Wilmot Robertson’s Obituary for Martin HeideggerWilmot Robertson
Although Instauration pieces are not signed, based on style and content, I believe this obituary for Martin Heidegger was written by Wilmot Robertson.
Martin Heidegger (1889-1976)
As far as we know there is only one atheistic philosopher whose thought ever triggered religious resonances in the soul of his readers. That was Martin Heidegger (pictured). His greatest work Sein und Zeit is poetry, drama and philosophy all in one, or as the master might say, all in all.
Heidegger died in May, 1976. He may eventually be known as the greatest thinker of the twentieth century. His delayed recognition by an America whose own philosophers have become second-rate ideologues is an insult to one of the great stirrings of the human imagination.
This is no place to summarize the main points or even the essence of Heidegger’s thought. He was the founder of existentialism, but quickly disowned it when plagiaristic intellects like Sartre and Teilhard de Chardin started usurping, perverting, or religifying his philosophy.
Among a thousand other things, Heidegger taught us that a belief in immortality robbed man of his manhood. The play that has no final act, the time that has no end, the life that doesn’t round off cripple the whole meaning of existence. We act, we strive, we do the impossible precisely because we have a limited time in which to act, strive and perform our wonders. If we had infinite time, we would not be pressed; we would not concentrate; we would simply float along the boring streams of endlessness.
Time was not relative to Heidegger. Time was absolute. Anxiety and dread were not evil. They were the catalysts of the human spirit. No one, including Spengler, has delineated the Promethean and Faustian spirit in such bold strokes.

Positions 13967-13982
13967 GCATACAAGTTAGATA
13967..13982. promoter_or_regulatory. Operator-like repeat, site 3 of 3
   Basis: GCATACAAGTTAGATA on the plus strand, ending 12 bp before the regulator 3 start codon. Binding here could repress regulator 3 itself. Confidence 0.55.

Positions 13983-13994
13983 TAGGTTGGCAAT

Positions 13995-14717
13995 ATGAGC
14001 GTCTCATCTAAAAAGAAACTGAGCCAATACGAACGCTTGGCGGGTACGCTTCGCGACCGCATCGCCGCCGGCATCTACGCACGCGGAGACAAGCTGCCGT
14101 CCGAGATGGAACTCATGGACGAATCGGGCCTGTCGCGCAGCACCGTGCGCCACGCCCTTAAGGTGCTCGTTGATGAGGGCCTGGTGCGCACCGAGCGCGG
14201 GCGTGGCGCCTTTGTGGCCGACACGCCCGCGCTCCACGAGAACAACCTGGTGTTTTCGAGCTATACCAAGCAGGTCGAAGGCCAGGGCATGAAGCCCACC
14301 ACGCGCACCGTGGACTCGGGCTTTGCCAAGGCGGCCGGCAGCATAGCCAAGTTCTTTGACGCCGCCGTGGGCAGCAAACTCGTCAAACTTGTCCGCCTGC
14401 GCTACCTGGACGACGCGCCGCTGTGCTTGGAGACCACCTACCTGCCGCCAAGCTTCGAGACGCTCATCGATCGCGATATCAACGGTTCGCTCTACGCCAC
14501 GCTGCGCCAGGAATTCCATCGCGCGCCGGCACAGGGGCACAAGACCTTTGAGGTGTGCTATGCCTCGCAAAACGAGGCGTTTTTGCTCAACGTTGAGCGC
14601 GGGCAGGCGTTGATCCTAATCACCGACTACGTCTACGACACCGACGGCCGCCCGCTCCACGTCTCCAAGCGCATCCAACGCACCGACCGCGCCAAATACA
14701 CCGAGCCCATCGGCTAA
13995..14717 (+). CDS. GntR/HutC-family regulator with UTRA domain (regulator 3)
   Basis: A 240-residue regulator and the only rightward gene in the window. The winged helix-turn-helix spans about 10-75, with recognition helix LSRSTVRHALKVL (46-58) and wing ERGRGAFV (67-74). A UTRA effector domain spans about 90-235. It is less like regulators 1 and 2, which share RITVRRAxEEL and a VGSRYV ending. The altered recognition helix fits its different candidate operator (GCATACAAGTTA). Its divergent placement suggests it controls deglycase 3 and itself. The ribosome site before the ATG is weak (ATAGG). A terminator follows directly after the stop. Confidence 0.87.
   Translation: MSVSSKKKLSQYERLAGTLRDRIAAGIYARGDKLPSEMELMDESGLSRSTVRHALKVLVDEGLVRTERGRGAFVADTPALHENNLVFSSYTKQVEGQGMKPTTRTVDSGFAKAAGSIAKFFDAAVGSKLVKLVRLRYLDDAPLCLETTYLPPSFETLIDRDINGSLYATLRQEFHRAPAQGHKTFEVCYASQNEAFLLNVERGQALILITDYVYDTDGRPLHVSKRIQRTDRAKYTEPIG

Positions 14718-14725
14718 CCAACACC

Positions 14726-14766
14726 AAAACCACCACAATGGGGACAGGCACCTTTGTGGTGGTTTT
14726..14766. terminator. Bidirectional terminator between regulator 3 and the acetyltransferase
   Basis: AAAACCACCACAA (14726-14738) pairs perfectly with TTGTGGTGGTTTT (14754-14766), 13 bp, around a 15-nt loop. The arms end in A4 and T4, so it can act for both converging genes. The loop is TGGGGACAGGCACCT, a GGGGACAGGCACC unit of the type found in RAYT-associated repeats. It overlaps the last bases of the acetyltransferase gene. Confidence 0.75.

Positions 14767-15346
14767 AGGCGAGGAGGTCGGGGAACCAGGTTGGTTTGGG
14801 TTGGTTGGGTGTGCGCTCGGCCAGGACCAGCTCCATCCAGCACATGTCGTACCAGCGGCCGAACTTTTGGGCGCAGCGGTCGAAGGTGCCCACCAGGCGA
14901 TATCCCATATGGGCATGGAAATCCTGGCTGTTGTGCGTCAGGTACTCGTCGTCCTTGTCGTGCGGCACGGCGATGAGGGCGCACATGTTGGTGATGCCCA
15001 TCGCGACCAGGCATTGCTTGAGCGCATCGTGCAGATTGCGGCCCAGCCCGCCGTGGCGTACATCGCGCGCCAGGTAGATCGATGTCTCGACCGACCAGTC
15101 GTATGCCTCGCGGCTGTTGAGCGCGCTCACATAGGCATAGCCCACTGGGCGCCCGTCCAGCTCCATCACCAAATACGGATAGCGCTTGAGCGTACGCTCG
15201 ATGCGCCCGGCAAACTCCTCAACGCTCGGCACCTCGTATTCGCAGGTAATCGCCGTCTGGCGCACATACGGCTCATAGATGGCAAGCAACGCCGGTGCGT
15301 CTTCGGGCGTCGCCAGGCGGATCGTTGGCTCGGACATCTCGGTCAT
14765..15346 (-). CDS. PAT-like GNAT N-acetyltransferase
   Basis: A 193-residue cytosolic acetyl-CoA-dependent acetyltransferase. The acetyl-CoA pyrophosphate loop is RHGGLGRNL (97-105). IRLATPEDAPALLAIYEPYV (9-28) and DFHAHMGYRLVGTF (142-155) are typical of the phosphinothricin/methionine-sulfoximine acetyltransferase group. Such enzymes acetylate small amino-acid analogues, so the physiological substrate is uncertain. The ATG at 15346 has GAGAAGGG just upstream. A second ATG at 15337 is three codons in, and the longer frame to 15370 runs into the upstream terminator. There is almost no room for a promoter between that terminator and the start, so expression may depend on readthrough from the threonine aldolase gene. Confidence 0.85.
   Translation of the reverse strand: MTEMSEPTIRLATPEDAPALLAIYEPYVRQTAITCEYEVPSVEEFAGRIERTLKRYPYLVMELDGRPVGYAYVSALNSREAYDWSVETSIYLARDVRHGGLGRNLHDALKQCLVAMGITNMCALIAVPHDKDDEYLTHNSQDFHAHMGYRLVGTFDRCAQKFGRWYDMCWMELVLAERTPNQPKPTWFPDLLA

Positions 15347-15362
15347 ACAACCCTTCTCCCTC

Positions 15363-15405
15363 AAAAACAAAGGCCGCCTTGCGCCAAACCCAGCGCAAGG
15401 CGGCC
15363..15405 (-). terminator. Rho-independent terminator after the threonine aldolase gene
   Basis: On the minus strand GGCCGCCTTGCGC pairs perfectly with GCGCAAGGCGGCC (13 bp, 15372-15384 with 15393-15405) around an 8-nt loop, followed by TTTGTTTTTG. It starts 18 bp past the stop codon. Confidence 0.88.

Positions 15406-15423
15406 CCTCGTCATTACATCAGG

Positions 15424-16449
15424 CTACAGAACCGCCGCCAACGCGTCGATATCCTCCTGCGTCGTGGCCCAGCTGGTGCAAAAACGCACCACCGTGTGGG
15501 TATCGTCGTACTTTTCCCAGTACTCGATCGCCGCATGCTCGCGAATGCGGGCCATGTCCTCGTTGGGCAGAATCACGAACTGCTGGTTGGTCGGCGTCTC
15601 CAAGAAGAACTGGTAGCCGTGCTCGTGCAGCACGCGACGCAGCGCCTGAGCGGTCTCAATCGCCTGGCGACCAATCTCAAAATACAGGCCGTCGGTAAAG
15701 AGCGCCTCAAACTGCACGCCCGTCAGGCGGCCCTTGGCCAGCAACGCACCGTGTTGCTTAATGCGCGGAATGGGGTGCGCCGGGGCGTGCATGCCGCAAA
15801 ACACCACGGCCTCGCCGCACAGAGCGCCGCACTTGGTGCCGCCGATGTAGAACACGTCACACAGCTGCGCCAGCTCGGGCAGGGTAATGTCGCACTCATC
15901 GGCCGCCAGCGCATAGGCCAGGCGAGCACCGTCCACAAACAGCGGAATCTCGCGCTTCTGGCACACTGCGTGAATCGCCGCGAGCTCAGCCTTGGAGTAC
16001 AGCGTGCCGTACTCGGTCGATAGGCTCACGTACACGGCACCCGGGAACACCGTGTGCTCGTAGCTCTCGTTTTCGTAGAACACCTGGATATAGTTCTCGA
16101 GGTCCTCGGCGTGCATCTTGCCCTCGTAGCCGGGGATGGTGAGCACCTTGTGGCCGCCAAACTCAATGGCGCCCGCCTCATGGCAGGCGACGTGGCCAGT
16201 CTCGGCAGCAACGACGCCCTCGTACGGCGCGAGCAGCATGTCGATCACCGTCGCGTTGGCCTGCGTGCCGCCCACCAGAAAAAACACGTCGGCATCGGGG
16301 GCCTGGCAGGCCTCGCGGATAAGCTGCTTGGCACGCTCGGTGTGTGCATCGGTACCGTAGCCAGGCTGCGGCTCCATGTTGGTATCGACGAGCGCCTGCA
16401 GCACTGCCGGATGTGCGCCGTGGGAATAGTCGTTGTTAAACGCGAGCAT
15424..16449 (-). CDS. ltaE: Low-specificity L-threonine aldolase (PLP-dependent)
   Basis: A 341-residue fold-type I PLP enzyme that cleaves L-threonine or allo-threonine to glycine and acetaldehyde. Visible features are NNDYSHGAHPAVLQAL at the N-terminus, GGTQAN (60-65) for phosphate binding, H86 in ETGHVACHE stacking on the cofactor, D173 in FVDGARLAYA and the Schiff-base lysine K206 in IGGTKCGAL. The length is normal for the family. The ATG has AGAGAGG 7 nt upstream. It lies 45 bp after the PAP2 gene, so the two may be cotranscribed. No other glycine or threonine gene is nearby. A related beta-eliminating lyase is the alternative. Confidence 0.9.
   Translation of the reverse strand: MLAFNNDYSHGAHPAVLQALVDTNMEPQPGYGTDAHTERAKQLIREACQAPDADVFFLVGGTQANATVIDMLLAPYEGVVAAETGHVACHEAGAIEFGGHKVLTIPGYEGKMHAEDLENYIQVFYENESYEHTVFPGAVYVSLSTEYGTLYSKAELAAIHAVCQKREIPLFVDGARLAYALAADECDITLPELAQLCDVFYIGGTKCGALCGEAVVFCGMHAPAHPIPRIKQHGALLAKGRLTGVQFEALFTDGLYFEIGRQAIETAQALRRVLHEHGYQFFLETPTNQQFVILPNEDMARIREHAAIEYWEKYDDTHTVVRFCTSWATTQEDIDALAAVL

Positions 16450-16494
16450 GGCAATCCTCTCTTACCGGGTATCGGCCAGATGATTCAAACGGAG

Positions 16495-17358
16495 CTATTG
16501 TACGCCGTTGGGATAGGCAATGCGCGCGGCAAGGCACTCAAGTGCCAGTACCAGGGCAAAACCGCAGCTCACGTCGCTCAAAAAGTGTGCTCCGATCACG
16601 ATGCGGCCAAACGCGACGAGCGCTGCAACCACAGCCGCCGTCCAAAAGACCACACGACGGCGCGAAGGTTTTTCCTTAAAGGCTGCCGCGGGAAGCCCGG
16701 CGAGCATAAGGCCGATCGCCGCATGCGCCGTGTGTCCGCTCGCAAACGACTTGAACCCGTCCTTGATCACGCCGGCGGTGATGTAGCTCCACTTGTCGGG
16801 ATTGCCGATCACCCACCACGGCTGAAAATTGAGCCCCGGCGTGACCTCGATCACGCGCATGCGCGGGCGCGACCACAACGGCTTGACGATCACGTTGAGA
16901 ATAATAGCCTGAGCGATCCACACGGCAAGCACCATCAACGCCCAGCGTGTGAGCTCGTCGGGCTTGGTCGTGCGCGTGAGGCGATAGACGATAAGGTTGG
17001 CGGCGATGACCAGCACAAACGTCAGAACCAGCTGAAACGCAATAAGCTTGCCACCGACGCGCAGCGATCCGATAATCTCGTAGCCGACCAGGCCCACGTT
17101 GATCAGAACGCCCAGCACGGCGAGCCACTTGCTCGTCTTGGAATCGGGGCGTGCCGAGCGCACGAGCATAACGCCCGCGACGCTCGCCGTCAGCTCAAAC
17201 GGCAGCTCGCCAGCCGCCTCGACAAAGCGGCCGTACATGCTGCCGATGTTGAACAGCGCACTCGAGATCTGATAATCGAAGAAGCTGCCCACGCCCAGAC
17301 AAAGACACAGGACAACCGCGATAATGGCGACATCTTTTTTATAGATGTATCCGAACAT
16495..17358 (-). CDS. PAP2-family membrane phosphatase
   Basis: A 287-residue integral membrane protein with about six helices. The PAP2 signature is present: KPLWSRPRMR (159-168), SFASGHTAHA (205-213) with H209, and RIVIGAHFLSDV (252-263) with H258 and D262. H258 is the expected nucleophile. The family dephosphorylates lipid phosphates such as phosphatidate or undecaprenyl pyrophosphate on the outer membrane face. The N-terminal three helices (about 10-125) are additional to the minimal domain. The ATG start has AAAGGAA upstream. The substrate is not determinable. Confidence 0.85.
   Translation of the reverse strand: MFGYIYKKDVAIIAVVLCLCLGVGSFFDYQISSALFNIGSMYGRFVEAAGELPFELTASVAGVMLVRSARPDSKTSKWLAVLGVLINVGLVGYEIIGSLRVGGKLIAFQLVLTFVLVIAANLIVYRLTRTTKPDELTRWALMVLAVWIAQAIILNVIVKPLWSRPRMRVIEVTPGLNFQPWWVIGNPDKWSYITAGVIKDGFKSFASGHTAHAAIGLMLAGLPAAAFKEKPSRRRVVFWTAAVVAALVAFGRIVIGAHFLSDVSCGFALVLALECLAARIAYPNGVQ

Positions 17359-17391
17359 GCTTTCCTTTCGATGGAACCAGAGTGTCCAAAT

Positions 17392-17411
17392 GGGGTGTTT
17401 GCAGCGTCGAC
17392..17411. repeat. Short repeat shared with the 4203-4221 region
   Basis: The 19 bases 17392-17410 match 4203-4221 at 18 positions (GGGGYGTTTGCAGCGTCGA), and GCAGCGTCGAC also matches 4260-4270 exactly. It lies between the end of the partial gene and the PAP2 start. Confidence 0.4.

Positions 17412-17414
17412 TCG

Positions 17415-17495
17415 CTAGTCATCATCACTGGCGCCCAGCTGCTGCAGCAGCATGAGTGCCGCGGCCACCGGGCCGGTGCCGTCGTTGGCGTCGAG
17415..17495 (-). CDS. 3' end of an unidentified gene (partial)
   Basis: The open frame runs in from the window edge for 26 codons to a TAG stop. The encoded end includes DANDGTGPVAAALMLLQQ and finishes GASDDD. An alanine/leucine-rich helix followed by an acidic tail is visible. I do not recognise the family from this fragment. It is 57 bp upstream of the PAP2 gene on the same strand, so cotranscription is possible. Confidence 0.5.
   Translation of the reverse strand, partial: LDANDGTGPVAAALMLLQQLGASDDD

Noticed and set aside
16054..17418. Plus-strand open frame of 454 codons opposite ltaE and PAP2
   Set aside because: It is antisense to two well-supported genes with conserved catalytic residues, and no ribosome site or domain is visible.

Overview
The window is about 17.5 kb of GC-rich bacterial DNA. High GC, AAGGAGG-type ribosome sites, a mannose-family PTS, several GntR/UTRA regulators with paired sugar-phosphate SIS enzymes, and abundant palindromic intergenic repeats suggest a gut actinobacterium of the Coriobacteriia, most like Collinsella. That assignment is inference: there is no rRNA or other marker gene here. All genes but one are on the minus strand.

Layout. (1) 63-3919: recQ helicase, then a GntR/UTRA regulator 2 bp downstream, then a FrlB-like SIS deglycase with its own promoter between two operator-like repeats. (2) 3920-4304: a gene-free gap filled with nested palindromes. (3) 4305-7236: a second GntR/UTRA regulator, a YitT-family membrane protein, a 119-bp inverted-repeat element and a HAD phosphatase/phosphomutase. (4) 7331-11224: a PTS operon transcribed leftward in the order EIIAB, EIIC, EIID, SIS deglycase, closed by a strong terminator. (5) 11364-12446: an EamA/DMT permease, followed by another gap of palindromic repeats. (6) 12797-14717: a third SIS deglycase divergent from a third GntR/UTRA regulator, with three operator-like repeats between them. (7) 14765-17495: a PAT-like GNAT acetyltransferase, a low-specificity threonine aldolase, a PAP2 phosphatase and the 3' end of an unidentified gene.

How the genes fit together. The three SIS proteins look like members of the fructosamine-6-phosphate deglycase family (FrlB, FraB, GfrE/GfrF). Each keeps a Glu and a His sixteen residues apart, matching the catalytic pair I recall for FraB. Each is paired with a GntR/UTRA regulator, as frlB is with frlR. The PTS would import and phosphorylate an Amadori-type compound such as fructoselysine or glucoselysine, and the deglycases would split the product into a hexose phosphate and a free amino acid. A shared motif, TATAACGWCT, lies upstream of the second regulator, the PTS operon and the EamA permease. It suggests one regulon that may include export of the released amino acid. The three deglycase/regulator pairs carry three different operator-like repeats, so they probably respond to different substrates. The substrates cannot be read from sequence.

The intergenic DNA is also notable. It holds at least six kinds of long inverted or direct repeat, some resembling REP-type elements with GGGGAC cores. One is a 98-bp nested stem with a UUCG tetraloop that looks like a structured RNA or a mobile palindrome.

You will shudder when you read Heidegger. He dotes on the awful mysteries that this sickening age has tried to suffocate.
Heidegger dove deeper into the depths of being than anyone before him. And he found symbols and meanings in these depths that had never been seen by any other eye or imagined by any other mind. It is sad that the man who knew most about existence no longer exists. It is ironic that the man who could not abide the idea of an afterlife will live immortally in the mind of the future.
Source: Instauration, September, 1976
Notes on Strauss & Husserl
Remembering Oswald Spengler (May 29, 1880-May 8, 1936)
Remembering Louis-Ferdinand Céline (May 27, 1894–July 1, 1961)
Remembering Richard Wagner (May 22, 1813-February 13, 1883)
Remembering Dominique Venner (April 16, 1935–May 21, 2013)
Remembering Julius Evola (May 19, 1898–June 11, 1974)
Remembering Edward Gibbon
Remembering Sam Francis (April 29, 1947–February 15, 2005)
Thank you for posting this. It is always interesting to read an intelligent laymen’s assessment of the upshot of Heidegger’s philosophy. The author picks what probably is Heidegger’s most original nugget of wisdom (from Being and Time) to contribute: Reckoning one’s finitude is necessary to expose the event of Being meaningfully.
‘As far as we know there is only one atheistic philosopher whose thought ever triggered religious resonances in the soul of his readers . . .’
Hadn’t a man as well-read as W.R. ever heard of Nietzsche?
So glad you have republished this. It’s easy to forget what a gifted writer Wilmot Robertson was. He had an amazing ability to capture the essence of complex topics in just a few paragraphs. Instauration is still a treasure trove of insightful commentary and it’s great to see that you are still delving into it.
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